As grapes are crushed, naturally occurring polyphenoloxidase (PPO) enzymes start oxidizing phenolic compounds extracted from the juice and skins causing those compounds to turn a brownish color. Sulfur dioxide (SO2) is added to inactivate PPOs and prevent this oxidation. At the end of fermentation, PPOs are inactive and no longer a concern. Polyphenols (tannins and anthocyanins) in reds then consume oxygen, particularly in the absence of SO2, and slowly brown during aging giving reds their characteristic brownish hues. Excessive oxygen ingress will accelerate these effects and reduce the wine’s aging potential. Once polyphenols have been exhausted — if wine is aged for too long — the wine is no longer protected and begins its oxidative decline. Whites have very little polyphenols and are thus much more susceptible to oxidation.

Laccase enzymes are also found in rotten grapes affected by B. cinerea mold, which can further oxidize phenols; however, laccase is more difficult to control as it is more resistant to SO2 and its oxidative effects are much greater than PPOs. Consequently, laccase can carry into the wine and linger for much longer to cause problems downstream; therefore, it is critical to remove any rotten fruit from grapes if you want to reduce sulfites in your winemaking.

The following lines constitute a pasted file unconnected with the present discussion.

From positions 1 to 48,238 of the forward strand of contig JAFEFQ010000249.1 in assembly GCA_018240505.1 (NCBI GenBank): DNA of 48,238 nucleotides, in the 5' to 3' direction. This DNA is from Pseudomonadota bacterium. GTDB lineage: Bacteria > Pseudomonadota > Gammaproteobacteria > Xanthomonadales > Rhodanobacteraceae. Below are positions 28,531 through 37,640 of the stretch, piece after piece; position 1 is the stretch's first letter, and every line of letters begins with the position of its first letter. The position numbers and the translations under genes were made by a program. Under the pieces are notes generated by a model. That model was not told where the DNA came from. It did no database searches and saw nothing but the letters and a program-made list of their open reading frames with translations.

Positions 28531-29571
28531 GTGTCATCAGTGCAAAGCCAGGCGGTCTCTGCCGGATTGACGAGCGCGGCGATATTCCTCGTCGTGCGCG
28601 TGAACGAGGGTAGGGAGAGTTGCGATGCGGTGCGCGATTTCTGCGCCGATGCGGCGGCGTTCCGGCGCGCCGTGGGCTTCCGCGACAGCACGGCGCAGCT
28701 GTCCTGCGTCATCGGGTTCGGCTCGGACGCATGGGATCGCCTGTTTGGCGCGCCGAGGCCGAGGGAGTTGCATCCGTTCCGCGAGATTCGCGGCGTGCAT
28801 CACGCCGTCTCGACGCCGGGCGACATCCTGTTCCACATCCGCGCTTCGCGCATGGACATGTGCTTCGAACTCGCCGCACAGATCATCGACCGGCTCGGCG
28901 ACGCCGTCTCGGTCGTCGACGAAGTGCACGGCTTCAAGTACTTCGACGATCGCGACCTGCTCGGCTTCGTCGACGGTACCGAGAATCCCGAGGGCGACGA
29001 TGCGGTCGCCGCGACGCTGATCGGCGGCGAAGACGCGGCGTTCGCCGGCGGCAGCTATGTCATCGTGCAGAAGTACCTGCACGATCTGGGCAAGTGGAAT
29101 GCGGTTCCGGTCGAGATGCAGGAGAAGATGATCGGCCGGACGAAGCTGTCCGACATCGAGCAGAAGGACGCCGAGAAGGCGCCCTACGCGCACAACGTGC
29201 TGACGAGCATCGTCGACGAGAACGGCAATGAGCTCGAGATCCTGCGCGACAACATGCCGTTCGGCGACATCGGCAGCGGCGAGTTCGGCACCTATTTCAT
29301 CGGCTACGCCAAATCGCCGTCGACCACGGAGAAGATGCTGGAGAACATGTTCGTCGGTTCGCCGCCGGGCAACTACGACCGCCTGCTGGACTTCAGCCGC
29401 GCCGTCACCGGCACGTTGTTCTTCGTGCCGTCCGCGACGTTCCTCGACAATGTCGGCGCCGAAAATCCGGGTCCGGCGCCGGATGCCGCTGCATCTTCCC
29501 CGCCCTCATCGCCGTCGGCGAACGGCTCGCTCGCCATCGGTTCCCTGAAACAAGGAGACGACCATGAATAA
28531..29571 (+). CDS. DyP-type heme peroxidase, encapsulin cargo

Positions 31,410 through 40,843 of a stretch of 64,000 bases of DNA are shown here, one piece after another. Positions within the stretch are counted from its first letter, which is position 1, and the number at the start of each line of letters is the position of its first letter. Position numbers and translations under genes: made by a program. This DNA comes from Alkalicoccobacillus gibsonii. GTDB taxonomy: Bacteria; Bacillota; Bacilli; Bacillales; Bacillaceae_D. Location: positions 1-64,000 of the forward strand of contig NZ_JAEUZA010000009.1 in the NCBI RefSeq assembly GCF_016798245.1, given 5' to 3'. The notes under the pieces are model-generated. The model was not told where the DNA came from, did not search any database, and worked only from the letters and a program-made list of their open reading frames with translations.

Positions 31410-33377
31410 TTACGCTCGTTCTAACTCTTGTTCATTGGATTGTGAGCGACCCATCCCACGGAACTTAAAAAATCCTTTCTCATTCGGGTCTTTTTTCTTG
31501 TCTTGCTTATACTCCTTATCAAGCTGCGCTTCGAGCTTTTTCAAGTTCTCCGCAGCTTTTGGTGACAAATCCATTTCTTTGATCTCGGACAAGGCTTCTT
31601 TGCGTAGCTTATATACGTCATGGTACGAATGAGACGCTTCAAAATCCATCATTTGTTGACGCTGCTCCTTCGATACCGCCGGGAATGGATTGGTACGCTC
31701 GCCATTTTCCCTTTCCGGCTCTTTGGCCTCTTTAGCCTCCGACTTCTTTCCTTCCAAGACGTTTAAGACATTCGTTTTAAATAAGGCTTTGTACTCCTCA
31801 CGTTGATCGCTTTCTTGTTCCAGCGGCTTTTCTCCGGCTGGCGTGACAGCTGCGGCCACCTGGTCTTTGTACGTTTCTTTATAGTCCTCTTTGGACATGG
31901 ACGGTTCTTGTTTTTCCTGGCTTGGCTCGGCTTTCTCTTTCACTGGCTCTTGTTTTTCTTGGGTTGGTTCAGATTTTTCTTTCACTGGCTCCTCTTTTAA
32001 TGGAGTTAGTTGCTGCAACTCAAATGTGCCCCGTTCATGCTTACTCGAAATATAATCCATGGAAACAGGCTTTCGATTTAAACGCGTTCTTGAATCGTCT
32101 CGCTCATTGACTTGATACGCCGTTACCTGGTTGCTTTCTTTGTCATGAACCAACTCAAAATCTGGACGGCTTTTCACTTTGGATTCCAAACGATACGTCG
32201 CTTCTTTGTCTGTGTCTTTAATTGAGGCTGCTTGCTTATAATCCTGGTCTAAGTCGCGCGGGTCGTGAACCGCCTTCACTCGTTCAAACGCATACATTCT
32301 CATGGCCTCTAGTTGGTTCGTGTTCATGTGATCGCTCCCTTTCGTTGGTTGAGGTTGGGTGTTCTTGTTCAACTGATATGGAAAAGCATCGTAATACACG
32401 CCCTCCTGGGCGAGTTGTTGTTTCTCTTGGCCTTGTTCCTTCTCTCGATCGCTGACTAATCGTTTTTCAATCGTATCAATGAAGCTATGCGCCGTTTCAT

Ethanol can also oxidize to acetaldehyde and impart a Sherry-like smell, and acetaldehyde can then bind with polyphenols to effect color changes. In the presence of spoilage Acetobacter, ethanol can oxidize to acetic acid and both can be esterified into powerful ethyl acetate (nail varnish smell) odorants. And so it critical to protect wine from oxygen from the end of fermentation to (and during) bottling.